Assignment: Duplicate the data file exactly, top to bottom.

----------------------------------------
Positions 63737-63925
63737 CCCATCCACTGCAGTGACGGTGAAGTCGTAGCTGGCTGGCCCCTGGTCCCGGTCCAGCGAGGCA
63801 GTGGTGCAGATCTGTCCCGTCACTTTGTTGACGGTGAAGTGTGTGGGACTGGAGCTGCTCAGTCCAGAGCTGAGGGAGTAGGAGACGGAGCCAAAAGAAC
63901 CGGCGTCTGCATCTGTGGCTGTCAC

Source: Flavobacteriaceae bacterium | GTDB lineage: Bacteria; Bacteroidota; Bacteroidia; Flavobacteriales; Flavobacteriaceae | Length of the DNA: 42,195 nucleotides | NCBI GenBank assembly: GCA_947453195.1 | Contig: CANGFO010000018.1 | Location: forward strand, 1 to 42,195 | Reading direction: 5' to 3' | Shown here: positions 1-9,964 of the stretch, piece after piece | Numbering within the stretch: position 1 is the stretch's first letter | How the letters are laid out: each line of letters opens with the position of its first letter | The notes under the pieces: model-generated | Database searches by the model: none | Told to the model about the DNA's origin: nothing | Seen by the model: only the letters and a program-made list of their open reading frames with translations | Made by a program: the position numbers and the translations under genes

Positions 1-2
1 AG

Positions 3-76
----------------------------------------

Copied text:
Positions 63737-63925
63737 CCCATCCACTGCAGTGACGGTGAAGTCGTAGCTGGCTGGCCCCTGGTCCCGGTCCAGCGAGGCA
63801 GTGGTGCAGATCTGTCCCGTCACTTTGTTGACGGTGAAGTGTGTGGGACTGGAGCTGCTCAGTCCAGAGCTGAGGGAGTAGGAGACGGAGCCAAAAGAAC
63901 CGGCGTCTGCATCTGTGGCTGTCAC

Source: Flavobacteriaceae bacterium | GTDB lineage: Bacteria; Bacteroidota; Bacteroidia; Flavobacteriales; Flavobacteriaceae | Length of the DNA: 42,195 nucleotides | NCBI GenBank assembly: GCA_947453195.1 | Contig: CANGFO010000018.1 | Location: forward strand, 1 to 42,195 | Reading direction: 5' to 3' | Shown here: positions 1-9,964 of the stretch, piece after piece | Numbering within the stretch: position 1 is the stretch's first letter | How the letters are laid out: each line of letters opens with the position of its first letter | The notes under the pieces: model-generated | Database searches by the model: none | Told to the model about the DNA's origin: nothing | Seen by the model: only the letters and a program-made list of their open reading frames with translations | Made by a program: the position numbers and the translations under genes

Positions 1-2
1 AG

Positions 3-76